An event was held today at the premises of the Athens Chamber of Commerce and Industry, organised jointly by the Athens Traders' Association, the Thessaloniki Traders' Association, EFG Eurobank, and the Association for the Monetary Union of Europe - AMUE, in the presence of the Deputy Minister of Development, Mrs. M. Apostolaki. The purpose of the event was to present a new preparation guide for the retail-trade industry in view of the introduction of the euro in Greece. The guide's title is 'The Euro in your Shop - A Preparation Guide', and it is addressed specifically to small retail enterprises.
Also speaking at the meeting were the General Secretary of the AMUE, Mr B. de Maigret, and the Managing Director of EFG Eurobank, Mr Nicolaos Nanopoulos. Opening the discussion, the President of the Athens Traders Association, Mr P. Karellas, stressed the need for companies to prepare in a timely fashion for the introduction of the euro, and drew attention to the important role that the euro's success will play in the realisation of the European Monetary Union. Any failure, he pointed out, could imperil the very political and economic independence of Europe. In a brief greeting, the Vice President of the Thessaloniki Traders' Association, Mr C. Haralambidis, broadly followed the same line as Mr Karellas. He said that those active in the world of commerce were fully cognizant of the role they were being called upon to play in achieving a smooth transition to the euro. He added: "We are currently co-operating closely with the government in trying to solve the problems that will arise from the introduction of the new European currency, the euro". The Deputy Minister of Development, Mrs M. Apostolaki, spoke of the support which Economic and Monetary Union has enjoyed from the great majority of Greek citizens, in spite of the sacrifices that the process of nominal convergence required of them. Mrs Apostolaki also noted how short the transitional period will be in the case of Greece (1 January 2001 - 1 January 2002), and stressed the need for close co-operation between all the actors involved - government, business and citizens - in order to achieve the synergies necessary for the whole enterprise to be crowned with success. The Deputy Minister also referred to the law currently being drafted by the Ministry of the National Economy.This, she said, would provide answers to many of the questions which people have been asking today, for example, concerning the issue of the dual price display during the transitional period. She drew attention to the good co-operation existing between the ministries concerned and the Hellenic Banking Association, and referred to the code of conduct which the HBA is proposing to adopt - on the basis of recommendations issued by the European Commission in 1998 - on the matter of banking expenses for the conversion of drachmas into euro: crediting of drachma bank accounts with euros free of conversion charge; automatic conversion, free of charge, of all drachma accounts into euros on 31 December 2001; and same commissions for same services, whether these are in drachmas or in euros. Mrs Apostolaki welcomed the contribution of the guide's joint publishers in raising citizens' awareness, and stressed the useful role it can play in the information campaigns on the euro which are taking, and will take, place in Greece, as well as its role as an incentive for the launching of new and similar initiatives on the part of other parties. The General Secretary of the AMUE, Mr B. de Maigret, for his part welcomed Greece's accession to the euro zone, following the decisions of the European Council at Santa Maria da Feira in Portugal on 19 and 20 June. Mr de Maigret said that it was an honour for Europe that Greece had agreed to replace the drachma, a currency with a history of 2,650 years, with the common European currency, the euro. It is also, he added, a source of great satisfaction for Europeans that the Greeks had proven capable of bringing their great efforts to achieve nominal convergence to a successful conclusion, a condition for membership of the euro zone. Mr de Maigret then turned to the contents of the Preparation Guide, and, following the chapters in their order, explained the various problems which retailers will face in their attempts to adapt their enterprise to the single currency: adaptation of information systems, accounting books and methods, communication with the consumer, application of the correct rules for the conversion of prices, adaptation to payments in euros, and training of staff. Mr de Maigret also drew attention to the need for timely adaptation of cash registers and other equipment to the euro, an operation whose costs will prove lower, he pointed out, if combined wisely with the natural replacement or upgrading of equipment. In conclusion, Mr de Maigret pointed out that in the countries of the euro zone, its use as a medium of payment - even if in book form - has increased among enterprises, but that its use by consumers is lagging behind. This fact - a result of the 'no compulsion - no prohibition' rule - has led most enterprises to postpone their transition to the euro, and this has resulted in some shopowners being under the mistaken impression that they can wait until the new euro banknotes and coins are introduced before embarking on the procedures required for adapting their enterprise to the euro.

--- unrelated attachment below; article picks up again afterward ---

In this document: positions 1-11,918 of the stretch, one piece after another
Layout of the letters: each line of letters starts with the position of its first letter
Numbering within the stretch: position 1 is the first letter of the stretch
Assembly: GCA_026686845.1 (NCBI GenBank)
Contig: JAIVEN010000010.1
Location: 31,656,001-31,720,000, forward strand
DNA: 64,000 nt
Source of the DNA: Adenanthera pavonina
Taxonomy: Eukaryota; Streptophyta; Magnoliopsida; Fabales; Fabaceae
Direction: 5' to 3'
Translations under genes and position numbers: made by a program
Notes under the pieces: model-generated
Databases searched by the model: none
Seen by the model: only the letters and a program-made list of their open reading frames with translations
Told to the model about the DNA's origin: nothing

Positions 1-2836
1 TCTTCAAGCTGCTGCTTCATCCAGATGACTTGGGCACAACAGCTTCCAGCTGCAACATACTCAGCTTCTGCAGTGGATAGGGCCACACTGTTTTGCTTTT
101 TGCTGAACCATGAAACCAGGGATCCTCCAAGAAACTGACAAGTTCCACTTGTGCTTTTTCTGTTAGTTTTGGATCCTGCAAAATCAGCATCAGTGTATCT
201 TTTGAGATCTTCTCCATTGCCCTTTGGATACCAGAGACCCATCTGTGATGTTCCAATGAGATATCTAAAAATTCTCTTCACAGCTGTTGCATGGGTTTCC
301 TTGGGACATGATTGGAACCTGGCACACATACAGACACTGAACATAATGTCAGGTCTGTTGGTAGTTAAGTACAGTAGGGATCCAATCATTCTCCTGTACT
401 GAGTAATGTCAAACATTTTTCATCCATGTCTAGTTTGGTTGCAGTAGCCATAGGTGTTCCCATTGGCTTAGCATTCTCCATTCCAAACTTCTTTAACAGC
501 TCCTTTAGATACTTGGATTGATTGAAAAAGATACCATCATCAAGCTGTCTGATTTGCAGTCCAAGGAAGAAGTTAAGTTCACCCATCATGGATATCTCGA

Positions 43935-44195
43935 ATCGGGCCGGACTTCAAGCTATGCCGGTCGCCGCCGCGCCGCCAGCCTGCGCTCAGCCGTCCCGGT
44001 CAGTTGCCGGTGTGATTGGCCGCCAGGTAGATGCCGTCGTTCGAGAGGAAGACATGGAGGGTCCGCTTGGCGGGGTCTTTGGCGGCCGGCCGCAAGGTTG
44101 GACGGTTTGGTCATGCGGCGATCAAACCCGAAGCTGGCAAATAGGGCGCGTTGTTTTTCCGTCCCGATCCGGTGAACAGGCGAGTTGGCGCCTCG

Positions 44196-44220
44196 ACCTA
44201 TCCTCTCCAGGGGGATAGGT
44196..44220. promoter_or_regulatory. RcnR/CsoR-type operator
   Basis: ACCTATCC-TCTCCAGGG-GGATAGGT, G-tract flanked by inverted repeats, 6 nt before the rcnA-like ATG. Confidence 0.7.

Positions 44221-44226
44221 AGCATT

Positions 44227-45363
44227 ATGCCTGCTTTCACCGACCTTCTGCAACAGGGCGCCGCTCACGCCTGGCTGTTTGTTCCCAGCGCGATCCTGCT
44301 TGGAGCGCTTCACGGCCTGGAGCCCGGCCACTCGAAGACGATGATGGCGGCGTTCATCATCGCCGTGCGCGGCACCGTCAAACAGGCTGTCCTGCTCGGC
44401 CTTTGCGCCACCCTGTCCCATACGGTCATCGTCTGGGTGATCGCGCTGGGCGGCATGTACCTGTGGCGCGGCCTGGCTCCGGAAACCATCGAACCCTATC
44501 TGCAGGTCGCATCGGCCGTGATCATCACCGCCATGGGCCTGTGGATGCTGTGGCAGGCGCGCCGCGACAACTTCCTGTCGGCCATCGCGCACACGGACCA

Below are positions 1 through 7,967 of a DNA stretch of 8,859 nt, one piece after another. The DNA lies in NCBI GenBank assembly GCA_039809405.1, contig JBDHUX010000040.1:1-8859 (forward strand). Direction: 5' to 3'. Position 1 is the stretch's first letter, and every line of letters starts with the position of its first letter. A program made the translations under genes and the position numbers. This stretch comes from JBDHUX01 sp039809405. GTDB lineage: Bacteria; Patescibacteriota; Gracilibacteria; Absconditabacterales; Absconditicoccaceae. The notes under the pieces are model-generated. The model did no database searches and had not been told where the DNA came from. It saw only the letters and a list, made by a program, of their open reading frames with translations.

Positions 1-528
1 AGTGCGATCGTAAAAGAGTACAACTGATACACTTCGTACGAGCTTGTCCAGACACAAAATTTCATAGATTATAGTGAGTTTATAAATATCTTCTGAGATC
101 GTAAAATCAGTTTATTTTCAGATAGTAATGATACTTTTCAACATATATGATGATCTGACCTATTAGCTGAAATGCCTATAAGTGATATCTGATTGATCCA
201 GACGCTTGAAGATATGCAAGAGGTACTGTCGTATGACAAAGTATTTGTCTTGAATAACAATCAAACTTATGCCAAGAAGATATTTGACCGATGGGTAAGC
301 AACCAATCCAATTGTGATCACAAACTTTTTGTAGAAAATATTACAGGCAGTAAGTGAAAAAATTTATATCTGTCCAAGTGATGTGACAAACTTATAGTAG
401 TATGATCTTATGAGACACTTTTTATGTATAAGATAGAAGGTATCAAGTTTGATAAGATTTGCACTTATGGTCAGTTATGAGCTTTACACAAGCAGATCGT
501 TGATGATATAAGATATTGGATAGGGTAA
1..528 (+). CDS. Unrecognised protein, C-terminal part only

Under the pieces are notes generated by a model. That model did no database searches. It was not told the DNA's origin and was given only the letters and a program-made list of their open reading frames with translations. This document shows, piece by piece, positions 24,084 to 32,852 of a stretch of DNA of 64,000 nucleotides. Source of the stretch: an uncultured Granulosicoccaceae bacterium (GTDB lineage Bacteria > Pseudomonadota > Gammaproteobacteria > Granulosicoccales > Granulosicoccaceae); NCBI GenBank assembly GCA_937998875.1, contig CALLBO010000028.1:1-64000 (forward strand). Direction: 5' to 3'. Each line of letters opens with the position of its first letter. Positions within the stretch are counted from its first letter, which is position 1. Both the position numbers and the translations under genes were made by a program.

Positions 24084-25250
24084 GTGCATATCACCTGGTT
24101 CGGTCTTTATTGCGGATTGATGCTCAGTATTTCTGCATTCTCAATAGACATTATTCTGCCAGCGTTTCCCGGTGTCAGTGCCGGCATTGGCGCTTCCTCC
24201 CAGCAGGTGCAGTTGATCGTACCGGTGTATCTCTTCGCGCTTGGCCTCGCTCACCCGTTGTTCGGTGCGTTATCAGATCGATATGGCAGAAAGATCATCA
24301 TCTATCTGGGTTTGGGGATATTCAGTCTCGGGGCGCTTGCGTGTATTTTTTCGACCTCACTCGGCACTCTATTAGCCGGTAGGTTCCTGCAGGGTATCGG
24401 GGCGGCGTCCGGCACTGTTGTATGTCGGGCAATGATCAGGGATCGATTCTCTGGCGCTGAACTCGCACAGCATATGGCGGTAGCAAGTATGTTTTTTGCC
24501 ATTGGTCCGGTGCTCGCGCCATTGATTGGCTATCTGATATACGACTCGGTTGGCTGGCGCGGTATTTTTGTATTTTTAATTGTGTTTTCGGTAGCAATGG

The Managing Director of EFG Eurobank, Mr N. Nanopoulos, in concluding the presentations, noted that today marked the end of a cycle. This cycle, which began two and a half years ago, consisted in the joint publication by Eurobank and the Association for the Monetary Union of Europe of the euro preparation guides. This was now coming to a close with the publication of the fourth and last Preparation Guide. The aim of the Bank, Mr Nanopoulos explained, is to assist the business world in the great effort made imperative by the need for enterprises to adapt to the new euro rιgime and environment. The recent decisions of the European Council have confirmed that Greece has won its historic wager, as it now embarks upon a new period whose the two basic characteristics are, first, the need to maintain the current low indices of nominal convergence and, second, the need for a substantial speeding-up of the economy's growth rates. Those who are more capable will certainly benefit more from the new environment; but the latter gives us all the opportunity to adapt strategically to the new rules of competition and improve our competitiveness and efficiency. Mr Nanopoulos reminded his audience that Greece is entering the euro zone belatedly. But this - provided Greek businessmen begin preparing today - will perhaps prove less of a drawback, bearing in mind the small-to-large delays observed in the adaptation of businesses in the eleven countries of the euro zone. Mr Nanopoulos noted that the retail sector was in the vanguard of the national endeavour to adopt euro. The banks too are playing a primary role, since they form the link between actors throughout the range of economic activities. In any event, today's banks have evolved into the businessman's partner, and in this framework will play an important role, not only in the introduction of the euro as such, but also in informing in the best possible way the public and assisting the businessman. In this connection, Mr Nanopoulos recalled, on the one hand, the close and creative collaboration which Eurobank has developed over the years with the AMUE, evidence of which is the publication of the four guides on the adaptation of enterprises, and, on the other hand, the role and contribution of Eurobank in the information campaigns being mounted throughout Greece to improve the preparedness of businessmen and the public at large for the forthcoming introduction of the new currency, the euro.